In Anten v. Superior Court (No. B258437 – Filed 1/30/2015), the Second Appellate District held that when joint clients do not sue each other, but one of them sues their former attorney, the nonsuing client cannot prevent the parties to the malpractice suit from discovering or introducing otherwise privileged attorney-client communications made in the course of the joint representation.
Under California Evidence Code §958, in lawsuits between an attorney and a client based on an alleged breach of a duty arising from their attorney-client relationship, communications relevant to the alleged breach are not protected by the attorney-client privilege. Similarly, Evidence Code §962 provides that if multiple clients retain or consult with an attorney on a matter of common interest and the joint clients later sue each other, then the communications between either client and the attorney made in the course of that relationship are not privileged in the suit between the clients.
The issue presented in Anten was, according to the court, at the intersection of the above rules and presented a case of first impression in California. Anten and others (the Rubins) jointly retained the Weintraub law firm to advise them about tax advice previously given by their former tax lawyers and to represent them in a tax audit arising from that advice. Weintraub advised the joint clients that the prior lawyers’ incurable error barred the favorable tax treatment they had sought for the sale of their business. On that basis, the clients settled with the I.R.S., paying more than $1,000,000. Weintraub further advised the clients to file a malpractice suit against the prior tax lawyers. Eventually, Weintraub “fired” Anten and filed such a malpractice suit for the Rubins. Anten later filed his own suit against the tax lawyers and also named Weintraub as a defendant.
In that action, Weintraub opposed Anten’s discovery requests on the grounds that the information sought was subject to the Rubins’ attorney-client privilege, which they had expressly declined to waive. The trial court denied Anten’s motion to compel; he then filed a petition for writ of mandate seeking to overturn the trial court’s order. The appellate court granted the petition and directed the trial court to grant Anten’s motion to compel.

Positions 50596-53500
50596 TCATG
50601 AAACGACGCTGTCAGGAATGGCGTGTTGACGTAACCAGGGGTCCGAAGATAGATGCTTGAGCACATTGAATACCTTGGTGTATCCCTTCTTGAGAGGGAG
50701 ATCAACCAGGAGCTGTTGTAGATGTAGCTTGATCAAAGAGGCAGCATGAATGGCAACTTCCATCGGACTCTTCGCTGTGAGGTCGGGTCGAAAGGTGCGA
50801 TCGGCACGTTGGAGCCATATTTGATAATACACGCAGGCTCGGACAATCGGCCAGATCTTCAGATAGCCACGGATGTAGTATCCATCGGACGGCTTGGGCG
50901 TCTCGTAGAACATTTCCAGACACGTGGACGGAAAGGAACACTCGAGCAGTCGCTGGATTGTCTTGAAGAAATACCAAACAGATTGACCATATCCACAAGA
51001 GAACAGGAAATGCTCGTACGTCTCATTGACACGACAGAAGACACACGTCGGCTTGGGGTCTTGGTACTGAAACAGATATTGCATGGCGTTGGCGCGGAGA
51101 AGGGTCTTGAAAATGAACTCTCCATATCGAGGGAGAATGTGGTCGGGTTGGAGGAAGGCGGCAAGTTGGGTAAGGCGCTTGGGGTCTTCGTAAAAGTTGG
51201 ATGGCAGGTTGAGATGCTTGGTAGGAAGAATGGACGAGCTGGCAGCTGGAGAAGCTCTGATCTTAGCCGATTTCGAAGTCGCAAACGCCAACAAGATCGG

As the court explained, the principal rationale of Evidence Code §958 was that it would be unjust to permit a client to accuse his attorney of a breach of duty and then invoke the attorney-client privilege to prevent the attorney from introducing evidence to defend himself. Because the court could find no authority addressing the application of that exception where one joint client charges the attorney with a breach of duty, but the other joint client does not, the court had to determine whether Section 958 fit that scenario, concluding that, indeed, it could.
The attorney-client privilege applies only to confidential communications. The court explained that because the subject communications were not confidential as to Anten, they could not be privileged as to Anten. As for policy considerations, it recognized the unfairness of permitting the nonsuing joint clients (the Rubins) to thwart Anten’s malpractice suit against Weintraub by invoking the privilege given the risk of collusion (particularly if, for example, the alleged breach involved a claim that the attorney had impermissibly favored the interests of the nonsuing joint client over those of the suing client). The court concluded that the attorney-client privilege did not apply to communications relevant to an issue of breach of duty by Weintraub arising out of its joint attorney-client relationship with Anten and the Rubins.
However, the court’s holding that Anten was entitled to discover the subject communications sidestepped the related question of whether the communications would still be privileged as to third parties, i.e., persons other than Anten, the Rubins and Weintraub. Relegating it to an ambiguous footnote, the court ducked a decision on that issue but did, however, seem to recognize the potential quandary that could result: If the communications are still privileged as to third parties, those communications could then be inadmissible at trial, even against the successor law firm defendant. Therefore, under that scenario, in order to be able to use the communications against Weintraub at trial, Anten might be forced to dismiss, settle or sever the case against the prior tax lawyers. Perhaps the trial court will fashion an appropriate remedy if that does not happen, but the appellate court left Anten with some interesting decisions to make before trial. The moral of the story: Be careful what you wish for!
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